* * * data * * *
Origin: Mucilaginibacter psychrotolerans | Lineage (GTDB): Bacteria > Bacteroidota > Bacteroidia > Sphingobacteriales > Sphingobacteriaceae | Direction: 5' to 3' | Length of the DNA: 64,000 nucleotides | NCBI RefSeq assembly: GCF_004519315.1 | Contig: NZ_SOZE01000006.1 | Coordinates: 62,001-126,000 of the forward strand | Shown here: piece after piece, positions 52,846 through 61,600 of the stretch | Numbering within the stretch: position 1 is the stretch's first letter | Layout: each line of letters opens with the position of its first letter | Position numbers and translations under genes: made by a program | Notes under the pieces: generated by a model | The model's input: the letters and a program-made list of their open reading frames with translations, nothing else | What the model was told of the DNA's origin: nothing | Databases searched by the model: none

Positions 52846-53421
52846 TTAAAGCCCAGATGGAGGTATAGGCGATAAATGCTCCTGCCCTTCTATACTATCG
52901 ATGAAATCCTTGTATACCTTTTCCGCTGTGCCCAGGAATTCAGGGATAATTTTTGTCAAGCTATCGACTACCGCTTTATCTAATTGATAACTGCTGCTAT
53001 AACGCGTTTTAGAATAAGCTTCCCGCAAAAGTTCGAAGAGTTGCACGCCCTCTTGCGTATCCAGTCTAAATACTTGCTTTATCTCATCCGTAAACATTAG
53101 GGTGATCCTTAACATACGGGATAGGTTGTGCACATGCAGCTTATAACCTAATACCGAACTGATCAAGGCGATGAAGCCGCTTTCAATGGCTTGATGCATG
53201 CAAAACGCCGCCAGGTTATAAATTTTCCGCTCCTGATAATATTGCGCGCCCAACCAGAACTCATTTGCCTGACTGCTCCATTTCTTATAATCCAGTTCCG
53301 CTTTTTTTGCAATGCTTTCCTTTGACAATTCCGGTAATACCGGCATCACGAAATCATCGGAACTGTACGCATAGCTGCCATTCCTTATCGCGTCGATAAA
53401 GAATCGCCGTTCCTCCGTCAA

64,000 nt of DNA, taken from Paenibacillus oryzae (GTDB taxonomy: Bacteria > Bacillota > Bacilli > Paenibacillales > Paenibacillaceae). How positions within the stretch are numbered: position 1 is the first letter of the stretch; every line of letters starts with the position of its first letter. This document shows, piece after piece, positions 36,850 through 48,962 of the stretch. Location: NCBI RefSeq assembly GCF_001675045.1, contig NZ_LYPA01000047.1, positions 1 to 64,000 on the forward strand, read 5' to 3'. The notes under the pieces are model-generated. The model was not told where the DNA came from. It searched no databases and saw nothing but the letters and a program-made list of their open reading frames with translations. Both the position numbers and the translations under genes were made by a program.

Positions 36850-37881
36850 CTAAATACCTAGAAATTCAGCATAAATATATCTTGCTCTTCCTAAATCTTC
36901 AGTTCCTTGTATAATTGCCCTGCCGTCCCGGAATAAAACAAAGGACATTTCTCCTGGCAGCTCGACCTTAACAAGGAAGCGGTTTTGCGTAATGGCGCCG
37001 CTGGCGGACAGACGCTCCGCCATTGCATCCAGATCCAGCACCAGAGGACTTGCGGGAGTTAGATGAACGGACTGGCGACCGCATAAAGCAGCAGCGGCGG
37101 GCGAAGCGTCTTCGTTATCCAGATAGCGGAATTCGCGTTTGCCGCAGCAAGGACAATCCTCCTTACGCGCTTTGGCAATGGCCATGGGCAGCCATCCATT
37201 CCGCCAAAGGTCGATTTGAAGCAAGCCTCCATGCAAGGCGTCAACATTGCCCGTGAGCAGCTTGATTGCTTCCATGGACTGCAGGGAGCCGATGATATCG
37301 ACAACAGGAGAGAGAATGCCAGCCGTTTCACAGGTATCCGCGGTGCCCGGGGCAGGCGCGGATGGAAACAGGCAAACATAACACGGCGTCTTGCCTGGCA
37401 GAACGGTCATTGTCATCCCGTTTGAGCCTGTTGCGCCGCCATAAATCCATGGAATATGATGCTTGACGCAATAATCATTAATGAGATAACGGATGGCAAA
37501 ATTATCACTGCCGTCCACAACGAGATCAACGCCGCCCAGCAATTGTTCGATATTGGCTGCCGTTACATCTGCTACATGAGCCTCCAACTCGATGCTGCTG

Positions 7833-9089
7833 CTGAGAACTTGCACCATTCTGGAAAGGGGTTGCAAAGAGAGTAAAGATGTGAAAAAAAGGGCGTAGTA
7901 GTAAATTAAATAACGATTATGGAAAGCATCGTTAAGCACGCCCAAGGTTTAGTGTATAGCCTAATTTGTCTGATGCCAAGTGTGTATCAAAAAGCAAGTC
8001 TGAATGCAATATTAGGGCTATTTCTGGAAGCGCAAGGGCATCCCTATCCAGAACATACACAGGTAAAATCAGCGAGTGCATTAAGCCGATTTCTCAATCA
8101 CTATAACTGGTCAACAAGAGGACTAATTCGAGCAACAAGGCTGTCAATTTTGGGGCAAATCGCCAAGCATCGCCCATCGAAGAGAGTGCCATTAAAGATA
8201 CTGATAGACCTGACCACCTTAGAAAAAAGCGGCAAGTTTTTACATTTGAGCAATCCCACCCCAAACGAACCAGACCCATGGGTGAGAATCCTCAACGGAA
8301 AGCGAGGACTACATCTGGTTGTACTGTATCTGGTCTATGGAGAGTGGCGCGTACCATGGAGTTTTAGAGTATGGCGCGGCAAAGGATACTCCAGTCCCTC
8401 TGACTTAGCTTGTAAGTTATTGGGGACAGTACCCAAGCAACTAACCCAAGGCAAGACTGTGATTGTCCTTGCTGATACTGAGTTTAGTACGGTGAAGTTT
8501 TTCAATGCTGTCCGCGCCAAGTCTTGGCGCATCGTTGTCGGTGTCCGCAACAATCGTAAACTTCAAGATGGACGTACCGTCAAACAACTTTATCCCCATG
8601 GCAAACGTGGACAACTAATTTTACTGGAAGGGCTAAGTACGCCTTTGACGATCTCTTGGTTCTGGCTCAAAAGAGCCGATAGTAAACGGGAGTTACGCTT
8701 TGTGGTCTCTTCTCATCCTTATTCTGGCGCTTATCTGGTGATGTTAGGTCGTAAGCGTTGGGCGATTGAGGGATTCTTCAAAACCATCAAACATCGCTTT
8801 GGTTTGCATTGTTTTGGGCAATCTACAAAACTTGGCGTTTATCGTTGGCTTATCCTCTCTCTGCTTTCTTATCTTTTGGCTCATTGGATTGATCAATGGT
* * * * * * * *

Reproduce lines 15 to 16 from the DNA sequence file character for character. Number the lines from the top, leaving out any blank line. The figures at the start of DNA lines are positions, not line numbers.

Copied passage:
37101 GCGAAGCGTCTTCGTTATCCAGATAGCGGAATTCGCGTTTGCCGCAGCAAGGACAATCCTCCTTACGCGCTTTGGCAATGGCCATGGGCAGCCATCCATT
37201 CCGCCAAAGGTCGATTTGAAGCAAGCCTCCATGCAAGGCGTCAACATTGCCCGTGAGCAGCTTGATTGCTTCCATGGACTGCAGGGAGCCGATGATATCG